Dolores had long black hair and exotic features. She married Ted, my best friend, when they were both eighteen. I can still remember how their faces shone when they took their vows. I watched Dolores’s blinding smile as she clung to Ted’s arm, and my soul turned a deep shade of green.
After high school, I worked in construction. I saved some money and started my own business. It was tough landing jobs until I got close to a city building superintendent and paid kickbacks for work he sent my way. Within a few years, I was driving a GTO convertible and taking a series of girlfriends to fancy restaurants and trendy night clubs.
Ted became a real estate broker and suffered with the ups and downs of the housing market. Dolores enjoyed nice things, and Ted would often hit me up for money. I felt like I was buying something for her, so any cash I had, was his.
The tiny world of Edison is hanging by a thread. Actually, to be more accurate, a curlicue of Tungsten filament. Established for a mere 124 days and counting, Edison shines over the cluttered desk of an unsuspecting Alfred Pickett. With the succession of every day and night, the citizens of Edison can be observed breathing a collective sigh of relief. This is followed by the nervous apprehension for the next wave of brightness that might come at any moment. Consistently working late nights for weeks on end, Al flips the days on and off for Edison at will, much to the dismay of the citizens. Tonight, Al needs to turn day on again. The thread of which a world hangs is wearing too thin, and Edison is too tired to fight the night away. With the filament on the verge of breaking, the little bulb dwellers prepare their final goodbyes. They give a uniform and unseen salute to Mr. Pickett, just as their world sputters, flickers, and blinks out for the very last time. Al stares in surprise, then dismay, and then annoyance. “I should invest in a light bulb with a longer lifespan,” he sighs, untwisting the still-warm bulb, and tossing it into a corner of innocent—but dark—oblivion…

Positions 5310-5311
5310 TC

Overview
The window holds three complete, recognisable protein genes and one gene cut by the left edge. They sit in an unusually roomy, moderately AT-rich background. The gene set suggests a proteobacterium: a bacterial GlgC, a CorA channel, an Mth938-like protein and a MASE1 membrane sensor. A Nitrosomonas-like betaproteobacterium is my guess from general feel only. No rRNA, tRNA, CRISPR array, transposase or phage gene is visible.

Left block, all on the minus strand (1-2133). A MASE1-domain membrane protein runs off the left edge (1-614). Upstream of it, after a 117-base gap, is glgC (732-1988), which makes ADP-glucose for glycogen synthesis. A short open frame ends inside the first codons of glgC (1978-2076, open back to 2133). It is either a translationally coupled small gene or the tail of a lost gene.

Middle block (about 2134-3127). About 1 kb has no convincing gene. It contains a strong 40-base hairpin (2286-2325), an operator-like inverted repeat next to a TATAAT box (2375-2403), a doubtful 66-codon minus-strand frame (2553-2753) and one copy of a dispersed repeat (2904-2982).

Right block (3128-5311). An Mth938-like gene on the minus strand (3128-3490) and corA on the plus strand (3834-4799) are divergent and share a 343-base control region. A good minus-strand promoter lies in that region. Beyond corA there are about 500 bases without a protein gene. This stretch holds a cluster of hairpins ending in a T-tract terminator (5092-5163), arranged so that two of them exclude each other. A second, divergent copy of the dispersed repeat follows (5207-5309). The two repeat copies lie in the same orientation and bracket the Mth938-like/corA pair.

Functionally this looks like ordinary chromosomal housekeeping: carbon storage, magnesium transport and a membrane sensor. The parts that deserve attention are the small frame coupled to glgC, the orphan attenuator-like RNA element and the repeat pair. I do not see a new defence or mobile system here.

When Excalibur called at 3 a.m. during the lunar clock cycle I agreed to her demands ASAP. I selected the last local greasy spoon for us to meet. When Excalibur quickly said okay, I knew it was urgent. It’s not like Excalibur and I have been friends for many years. Let just say the download has yet to burn the hard drive in our relationship, but crypt messages and cloak and dagger meetings was too much drama for me. With my mind still brewing I slid into my side of the booth. Then I ordered a cup of real java and waited.
Excalibur marched in all metallic like a robot food inspector. She wore bronze and silver from head to toe. Silver feathers floated on her ears. Her skirt was micro mini great for August but not for New City of Chicago February below freezing weather. Her exposed limbs were frosted pink like swine skin and even though she wore a thermal belt around her waist, still she shivered. I knew Excalibur was on a mission to be heard. Excalibur sat down. Her all metallic getup squeaked against the Leatherette cushions. Her folded hands I caught in mine before they dropped onto the table. I was here to listen but Excalibur couldn’t find the words. I could almost see the long running script looping in her head.